Press-Republican

Friday

December 14, 2012

Dr. Horacio A. Padua

FRESNO, CALIF. — Dr. Horacio A. Padua, 71, died peacefully in Fresno, Calif. on Sunday, Dec. 9, 2012 with his wife and children at his side.

Living both in Fresno and Upper Chateaugay Lake, Lyon Mountain N.Y. in retirement, Dr. Padua spent 25 years of his life in Malone as a general surgeon at then-named Alice Hyde Memorial Hospital.

Dr. Padua was born on April 1941 in Isabela Philippines where he grew up. He attended the University of the Philippines in Manila where he graduated with a Bachelor of Science degree in 1962. He then attended medical school in Manila at Far Eastern University where he earned his M.D. in 1966.

Dr. Padua then immigrated to the United States where he began his surgical internship and residency at Bellevue Hospital and Jewish Memorial Hospital in New York City, which he completed in 1972. After practicing in surgery for a couple of years in the Bronx, he was recruited to come to Malone to be a general surgeon on staff at Alice Hyde in 1975.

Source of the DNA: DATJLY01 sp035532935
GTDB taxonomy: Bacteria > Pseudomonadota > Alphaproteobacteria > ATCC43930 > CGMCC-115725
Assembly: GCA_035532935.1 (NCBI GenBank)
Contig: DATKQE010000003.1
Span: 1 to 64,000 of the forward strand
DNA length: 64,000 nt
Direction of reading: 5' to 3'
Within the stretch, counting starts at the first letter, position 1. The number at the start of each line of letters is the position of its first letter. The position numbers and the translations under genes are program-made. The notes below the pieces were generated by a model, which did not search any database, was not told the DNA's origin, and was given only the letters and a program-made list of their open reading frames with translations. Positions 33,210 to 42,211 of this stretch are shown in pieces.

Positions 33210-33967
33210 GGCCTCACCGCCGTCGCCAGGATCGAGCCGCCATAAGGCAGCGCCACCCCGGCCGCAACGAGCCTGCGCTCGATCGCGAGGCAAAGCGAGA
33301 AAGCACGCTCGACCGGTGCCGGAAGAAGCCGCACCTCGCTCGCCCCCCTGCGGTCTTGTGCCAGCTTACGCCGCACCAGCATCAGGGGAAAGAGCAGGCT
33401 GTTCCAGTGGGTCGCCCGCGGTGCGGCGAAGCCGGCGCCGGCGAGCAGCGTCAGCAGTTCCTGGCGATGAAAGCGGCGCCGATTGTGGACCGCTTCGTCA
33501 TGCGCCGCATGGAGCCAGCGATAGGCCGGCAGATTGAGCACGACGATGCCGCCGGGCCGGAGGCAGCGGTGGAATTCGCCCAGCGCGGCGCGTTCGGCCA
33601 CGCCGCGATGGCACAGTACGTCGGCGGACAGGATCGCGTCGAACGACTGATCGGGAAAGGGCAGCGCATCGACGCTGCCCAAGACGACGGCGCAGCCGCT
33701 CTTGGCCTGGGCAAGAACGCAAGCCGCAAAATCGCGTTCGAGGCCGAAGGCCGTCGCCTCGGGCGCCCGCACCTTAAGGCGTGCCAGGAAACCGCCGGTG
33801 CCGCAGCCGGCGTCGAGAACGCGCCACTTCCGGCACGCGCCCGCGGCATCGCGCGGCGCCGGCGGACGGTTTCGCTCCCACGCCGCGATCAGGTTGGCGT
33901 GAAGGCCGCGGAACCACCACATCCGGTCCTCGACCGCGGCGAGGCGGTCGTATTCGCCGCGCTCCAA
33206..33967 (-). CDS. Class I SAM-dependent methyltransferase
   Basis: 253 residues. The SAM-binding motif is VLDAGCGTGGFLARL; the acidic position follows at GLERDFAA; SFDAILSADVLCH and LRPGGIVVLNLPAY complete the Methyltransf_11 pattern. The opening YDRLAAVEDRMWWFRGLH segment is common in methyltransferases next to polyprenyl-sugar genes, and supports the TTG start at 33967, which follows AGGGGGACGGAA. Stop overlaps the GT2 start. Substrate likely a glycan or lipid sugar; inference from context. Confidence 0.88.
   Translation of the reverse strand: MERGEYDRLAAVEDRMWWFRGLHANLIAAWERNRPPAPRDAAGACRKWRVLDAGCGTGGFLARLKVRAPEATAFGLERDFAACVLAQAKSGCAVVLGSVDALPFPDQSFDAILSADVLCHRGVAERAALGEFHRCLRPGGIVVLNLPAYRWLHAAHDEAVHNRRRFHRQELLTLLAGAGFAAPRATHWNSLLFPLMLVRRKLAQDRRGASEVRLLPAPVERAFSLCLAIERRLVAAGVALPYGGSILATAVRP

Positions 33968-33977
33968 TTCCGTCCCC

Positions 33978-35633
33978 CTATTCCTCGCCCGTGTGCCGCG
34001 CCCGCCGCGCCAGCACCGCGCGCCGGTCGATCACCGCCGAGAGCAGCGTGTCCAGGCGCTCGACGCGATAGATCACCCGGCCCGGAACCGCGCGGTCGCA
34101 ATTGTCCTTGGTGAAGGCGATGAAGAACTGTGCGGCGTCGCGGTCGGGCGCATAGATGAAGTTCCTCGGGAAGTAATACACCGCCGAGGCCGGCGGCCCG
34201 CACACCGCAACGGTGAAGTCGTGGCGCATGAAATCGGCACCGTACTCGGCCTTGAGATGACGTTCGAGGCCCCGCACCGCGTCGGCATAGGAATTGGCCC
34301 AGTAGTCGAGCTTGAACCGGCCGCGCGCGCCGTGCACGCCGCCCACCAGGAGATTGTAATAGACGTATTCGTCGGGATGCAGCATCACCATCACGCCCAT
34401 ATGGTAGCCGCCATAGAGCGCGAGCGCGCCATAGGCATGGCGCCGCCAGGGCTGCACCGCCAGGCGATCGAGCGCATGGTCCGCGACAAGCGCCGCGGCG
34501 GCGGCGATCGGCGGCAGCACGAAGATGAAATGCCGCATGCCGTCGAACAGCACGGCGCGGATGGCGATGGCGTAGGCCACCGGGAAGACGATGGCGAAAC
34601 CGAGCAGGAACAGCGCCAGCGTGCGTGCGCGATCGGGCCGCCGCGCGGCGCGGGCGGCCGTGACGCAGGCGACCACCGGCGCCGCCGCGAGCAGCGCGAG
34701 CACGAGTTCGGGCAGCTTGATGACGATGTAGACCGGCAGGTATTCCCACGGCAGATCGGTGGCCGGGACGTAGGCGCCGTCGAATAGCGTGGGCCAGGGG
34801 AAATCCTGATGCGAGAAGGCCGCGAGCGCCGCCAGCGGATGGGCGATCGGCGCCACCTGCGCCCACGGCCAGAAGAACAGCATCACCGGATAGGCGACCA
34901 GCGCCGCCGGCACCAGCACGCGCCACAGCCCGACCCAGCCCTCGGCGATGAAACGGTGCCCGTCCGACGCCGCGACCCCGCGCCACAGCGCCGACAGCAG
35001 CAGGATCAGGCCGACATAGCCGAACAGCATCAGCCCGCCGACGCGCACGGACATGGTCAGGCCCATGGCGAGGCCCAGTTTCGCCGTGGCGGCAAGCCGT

During his career at Alice Hyde, Dr. Padua practiced all facets of general surgery including trauma, cancer surgery, and gastrointestinal surgery. He introduced more minimally invasive laparoscopic surgical techniques to Alice Hyde. In addition to surgery, Dr. Padua also practiced primary care to many patients in the community.

During his tenure, Dr. Padua was a member of the American Society of General Surgeons, the New York State Society of General Surgeons, the Franklin County Medical Society, New York State Medical Society and the American Medical Association. He also served a term as president of the Alice Hyde Medical Staff Organization. Dr. Padua was also an active member of the Rotary Club where he received a service award for his years of assistance with their eye donation program.

Dr. Padua was very committed to his patients and the Malone community. He enjoyed gardening at his home on Marion St. He also enjoyed fishing in the area. Most of all, he enjoyed spending time at his camp on Upper Chateaugay Lake, which he always considered his second home. He retired in 2000.

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